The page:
Our winter lifestyle here is different from where we came from so we thought we should share what a typical day is like. When I say winter, I really mean sometime in October to sometime in April — that’s how long we have snow.
We typically have snow here that averages about 3 feet deep once it builds up to that. We don’t usually get more than a few inches at a time. It settles and then snows a little more but it stays around 3 feet deep.
Like summer time, Laurie and I work from 7AM to 5PM seven days a week.
Animals: Laurie does most of the animal work. She takes care of the dog, cats, chickens, and horses. The horses graze on our acreage in the summer but need hay in the winter. We have some beautiful and affordable river bottom hay from a friend of ours. Plus the water needs to have the ice broken twice a day so they can drink.
Laurie goes the extra mile for the chickens. You won’t believe what I’ve seen going out the door to feed them in their nice warm chicken coop. They get hot meals. I kid you not. Our chickens get rice dishes, heated leftovers, and the occasional hot cereal. Me, I just throw the door open and they can come out and eat mash or not on the frozen ground I have shoveled clean for them. Laurie takes care of them all twice a day no matter what the weather.
I get up in the morning and get the coffee and tea going. It’s also my job to fire up the masonry heater. We burn it twice a day, so bringing wood in from the woodshed is also one of the things I do daily.
We both work on the computer an average of four hours per day. Laurie handles most of the packaging and shipping, invoicing, book keeping, and deals with a few of our vendors. I get the rest of the vendors and handle all of the website operation which includes uploading and updating all of the products. I also do the product blogs on the website and blogging for MOTHER EARTH NEWS and therefore Off Grid Works as well. I handle all of the maintenance, advertising and SEO for the websites. We go to the Post Office/UPS shipping place three times a week. In the winter that can be a real challenge on our road.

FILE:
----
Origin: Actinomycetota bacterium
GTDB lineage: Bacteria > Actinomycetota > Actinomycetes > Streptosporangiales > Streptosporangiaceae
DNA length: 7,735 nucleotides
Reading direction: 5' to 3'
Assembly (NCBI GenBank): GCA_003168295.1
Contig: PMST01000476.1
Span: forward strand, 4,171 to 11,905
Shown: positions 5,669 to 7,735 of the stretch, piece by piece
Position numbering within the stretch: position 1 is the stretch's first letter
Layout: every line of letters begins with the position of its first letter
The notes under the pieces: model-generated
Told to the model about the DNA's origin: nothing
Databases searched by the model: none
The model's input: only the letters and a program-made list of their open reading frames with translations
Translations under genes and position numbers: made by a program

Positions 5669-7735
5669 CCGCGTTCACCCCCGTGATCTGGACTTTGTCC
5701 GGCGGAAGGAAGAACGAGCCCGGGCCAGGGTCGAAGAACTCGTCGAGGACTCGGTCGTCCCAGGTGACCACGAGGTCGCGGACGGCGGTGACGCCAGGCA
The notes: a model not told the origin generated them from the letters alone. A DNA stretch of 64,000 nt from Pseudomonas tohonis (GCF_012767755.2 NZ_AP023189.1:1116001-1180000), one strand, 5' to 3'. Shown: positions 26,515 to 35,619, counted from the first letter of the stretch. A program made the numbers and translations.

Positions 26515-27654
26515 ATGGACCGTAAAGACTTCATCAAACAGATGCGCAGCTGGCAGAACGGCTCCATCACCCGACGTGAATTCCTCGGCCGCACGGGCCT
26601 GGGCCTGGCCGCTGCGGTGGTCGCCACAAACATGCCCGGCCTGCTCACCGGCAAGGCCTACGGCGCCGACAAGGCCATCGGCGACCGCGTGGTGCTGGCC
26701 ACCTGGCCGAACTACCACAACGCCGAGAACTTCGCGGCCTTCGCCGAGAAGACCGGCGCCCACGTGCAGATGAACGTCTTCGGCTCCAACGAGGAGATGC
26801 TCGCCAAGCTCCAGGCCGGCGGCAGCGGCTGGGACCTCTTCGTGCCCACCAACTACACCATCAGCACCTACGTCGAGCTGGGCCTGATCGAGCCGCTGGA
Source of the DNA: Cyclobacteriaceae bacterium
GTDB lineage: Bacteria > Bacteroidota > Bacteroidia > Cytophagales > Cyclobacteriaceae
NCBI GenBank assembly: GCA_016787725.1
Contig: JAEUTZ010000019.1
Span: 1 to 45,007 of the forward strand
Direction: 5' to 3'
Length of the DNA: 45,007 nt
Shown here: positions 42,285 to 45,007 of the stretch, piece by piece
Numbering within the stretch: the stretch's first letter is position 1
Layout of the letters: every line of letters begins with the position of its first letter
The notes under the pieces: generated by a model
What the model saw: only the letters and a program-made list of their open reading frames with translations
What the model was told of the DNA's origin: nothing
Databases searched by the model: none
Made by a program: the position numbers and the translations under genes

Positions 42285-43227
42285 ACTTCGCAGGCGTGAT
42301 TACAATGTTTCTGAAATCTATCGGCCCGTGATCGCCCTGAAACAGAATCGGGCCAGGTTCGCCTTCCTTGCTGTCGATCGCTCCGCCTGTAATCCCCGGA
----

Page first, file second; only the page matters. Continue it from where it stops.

As most of you know we grow fresh food in the winter. We started experimenting with our insulated cold frames last year. They are going full bore this winter. Inside the house Laurie has started on a new hydroponic system we are trying out. If it works we will add it to our “growing list of food-growing products” in our online store, Good Ideas For Life. We like to use the products we sell so we can answer any questions from customers. Because of that some of our time goes to experimentation.
Laurie handles most dinners and most housework. I love to cook breakfast and eat all the things we aren’t supposed to. We both clean up. I take care of the garbage. It has to go 3 miles down the icy road every other week. I also take care of all of the generators, solar equipment, and battery charging and maintenance.
You might get the idea we are the Cleavers with traditional roles but the truth is that I’m pretty good with an apron on whether it be cooking or cleaning, and when I get stuck mechanically or need some extra muscle with a shovel or wood cutting, I call my best mechanic, logger and laborer — Laurie (this man's best friend).
Laurie does craftwork. She makes things for other people and for us. So far this winter she finished a quilt for her niece’s new baby and a wool rug for our living room. She also sews shopping bags for people to use that don’t prefer plastic.
I shovel most of the snow from around the house and barn and plow our property roads and the 3-mile-long access road we use to get to the highway.
We both do odd jobs for other people to bring in extra money and stay busy.
We don’t leave much except to go to town for fresh supplies. We do manage to have some fun in the winters. We visit friends and even go ice fishing when it’s nice. We also go for walks from our house. We live next to National Forest land. When the snow gets too deep we switch to snowshoes. It’s almost magical walking through a snow-covered winter forest.
We like our winters but I’m sure we would both say they could be a little shorter.